Imagine the farthest reaching global talent show ever, but one where all the contestants are kids who grew up scavenging and struggling in some of the planet’s poorest communities. Instead of picking through rags, they’re picking out ragas at ashrams following the legacy of Mahatma Gandhi. Instead of scrounging for their next meal in the streets of Granada, Nicaragua, they’re scouring their imaginations for the perfect lyrics.
But this isn’t some fanciful remake of Slumdog Millionaire; it’s for real and its spirit resounds on Global Lingo (Project Ahimsa; released today, August 11, 2009), which unites the youthful world talent cultivated by Project Ahimsa, its musician friends-Michael Franti, Funkadesi, Sly & Robbie to name a few-and its NGO partners around the globe whose dozens of programs have transformed children’s lives through music. And in this talent show called life the kids are not competing for prizes, they are going against all odds for their very survival.
Project Ahimsa, founded as a nonviolent response to post 9.11 hate-crimes in the United States of America, raises funds the fun way-via star-studded benefit performances as well as outreach to committed philanthropists. These resources soon become microgrants of a few thousand dollars each that support a music teacher or instrument purchase by local non-profits from Thailand to Tanzania , often working with kids who’ve spent more time in the school of hard knocks than in a classroom. So far the organization has created 70 grants in fourteen countries serving 10,000 kids.
"When we started Project Ahimsa, we wanted to focus on cross-cultural understanding through music," explains Project Ahimsa co-founder and album executive producer Vijay Chattha. "Out of all the things kids need, why music? It instills discipline, builds confidence and increases communication between kids, family, and the greater world, all tools for success no matter where you’re from," notes Robin Sukhadia, who was so moved by his first contact with the organization’s work on a trip to India that he eventually became Project Ahimsa’s international grants program director "Music is very calming, especially for kids coming in from the streets. It’s one of the few ways they have to express themselves in a nonviolent way.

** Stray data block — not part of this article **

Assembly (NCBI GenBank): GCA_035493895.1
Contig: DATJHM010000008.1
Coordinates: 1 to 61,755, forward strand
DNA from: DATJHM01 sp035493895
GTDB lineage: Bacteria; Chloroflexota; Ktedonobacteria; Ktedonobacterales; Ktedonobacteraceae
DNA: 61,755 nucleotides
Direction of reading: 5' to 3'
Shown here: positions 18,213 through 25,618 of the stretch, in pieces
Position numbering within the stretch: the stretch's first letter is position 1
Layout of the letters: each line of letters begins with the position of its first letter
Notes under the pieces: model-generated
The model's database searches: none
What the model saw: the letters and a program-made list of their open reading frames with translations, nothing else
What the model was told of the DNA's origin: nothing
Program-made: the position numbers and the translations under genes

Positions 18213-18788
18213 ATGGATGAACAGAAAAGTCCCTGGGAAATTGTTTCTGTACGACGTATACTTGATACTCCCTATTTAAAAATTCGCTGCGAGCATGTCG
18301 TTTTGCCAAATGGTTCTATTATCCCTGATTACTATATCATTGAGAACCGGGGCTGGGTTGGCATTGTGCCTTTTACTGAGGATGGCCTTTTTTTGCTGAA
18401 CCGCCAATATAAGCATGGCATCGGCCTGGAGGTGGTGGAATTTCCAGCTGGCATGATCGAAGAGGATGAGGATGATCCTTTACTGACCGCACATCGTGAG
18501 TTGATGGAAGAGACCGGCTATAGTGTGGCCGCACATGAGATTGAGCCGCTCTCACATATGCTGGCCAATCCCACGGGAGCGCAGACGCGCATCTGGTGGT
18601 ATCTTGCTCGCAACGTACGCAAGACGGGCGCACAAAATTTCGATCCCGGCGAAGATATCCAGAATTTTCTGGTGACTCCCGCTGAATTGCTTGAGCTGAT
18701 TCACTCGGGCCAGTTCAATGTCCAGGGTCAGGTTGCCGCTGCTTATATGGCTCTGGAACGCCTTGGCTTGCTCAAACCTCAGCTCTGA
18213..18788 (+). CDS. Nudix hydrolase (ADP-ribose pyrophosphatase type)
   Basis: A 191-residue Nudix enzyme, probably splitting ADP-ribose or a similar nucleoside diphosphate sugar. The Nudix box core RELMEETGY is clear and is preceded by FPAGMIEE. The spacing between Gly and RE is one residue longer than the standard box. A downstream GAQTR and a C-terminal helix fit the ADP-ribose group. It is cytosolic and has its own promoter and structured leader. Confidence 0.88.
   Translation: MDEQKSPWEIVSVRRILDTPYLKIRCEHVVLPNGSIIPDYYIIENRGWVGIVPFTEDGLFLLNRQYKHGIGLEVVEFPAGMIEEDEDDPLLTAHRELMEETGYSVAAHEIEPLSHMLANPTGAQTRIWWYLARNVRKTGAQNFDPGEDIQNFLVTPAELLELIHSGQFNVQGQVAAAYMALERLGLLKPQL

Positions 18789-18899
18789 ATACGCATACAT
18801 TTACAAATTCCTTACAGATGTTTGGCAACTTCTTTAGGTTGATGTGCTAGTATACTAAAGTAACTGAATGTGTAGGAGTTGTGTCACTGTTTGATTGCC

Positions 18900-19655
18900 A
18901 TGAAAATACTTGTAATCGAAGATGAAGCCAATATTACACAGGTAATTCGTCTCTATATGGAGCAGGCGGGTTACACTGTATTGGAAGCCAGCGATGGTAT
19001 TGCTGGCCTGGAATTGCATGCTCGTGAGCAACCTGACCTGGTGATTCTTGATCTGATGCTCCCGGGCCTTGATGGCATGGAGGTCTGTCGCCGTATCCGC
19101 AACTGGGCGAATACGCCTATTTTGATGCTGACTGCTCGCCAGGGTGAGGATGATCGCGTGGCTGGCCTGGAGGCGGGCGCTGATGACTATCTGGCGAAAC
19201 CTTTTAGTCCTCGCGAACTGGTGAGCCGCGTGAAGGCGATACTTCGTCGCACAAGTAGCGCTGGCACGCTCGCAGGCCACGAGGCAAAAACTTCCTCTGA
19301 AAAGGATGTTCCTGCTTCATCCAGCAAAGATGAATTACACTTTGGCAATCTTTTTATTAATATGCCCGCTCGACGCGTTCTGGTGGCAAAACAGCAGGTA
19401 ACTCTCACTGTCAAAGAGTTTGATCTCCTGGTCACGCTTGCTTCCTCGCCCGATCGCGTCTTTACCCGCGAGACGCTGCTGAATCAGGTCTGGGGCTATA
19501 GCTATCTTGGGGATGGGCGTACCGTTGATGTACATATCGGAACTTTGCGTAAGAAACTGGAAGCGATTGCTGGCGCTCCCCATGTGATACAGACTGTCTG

"It’s cool: at the benefit shows we put on here in the States, the artists range from the Black Eyed Peas to Karsh Kale. These artists play to raise money for the next generation of underserved artists. It’s a circle of support," Chattha smiles.
Sukhadia got to see this transformation in action when he arrived, purely by chance, at Madav Sadhna, an NGO based at the Gandhi ashram in Ahmedabad, India, right as a check from Project Ahimsa, an organization he had never heard of at the time. After Madav Sadhna’s staff asked for help setting up a music program from Sukhadia, he canvassed the local street kids and their families to try and figure out what they needed.
"I spent next three weeks visiting schools, talking to kids, finding out what instruments they had and what teachers were around, instead of just buying instruments that might not have fit their needs," Sukhadia recalls. "We determined that music was incredibly lacking. In most cases, public schools in the area had no music instruments, and if they did, they were locked up in cabinet and not accessible to kids. But the kids were hungry for music and loved singing and drumming."
The kids so inspired Sukhadia (a tabla-player himself known as Tablapusher) and musical colleague JBoogie that they sampled the children’s voices to power tracks like "Speak it." "Artists use samples all the time," muses Chattha, "but how often to they go to the slums of India to get them?"
The kids, whether sampled or performing their own originals, steal the Global Lingo show and prove that music can do more than soothe or educate street-frazzled youth; it can completely turn their lives around.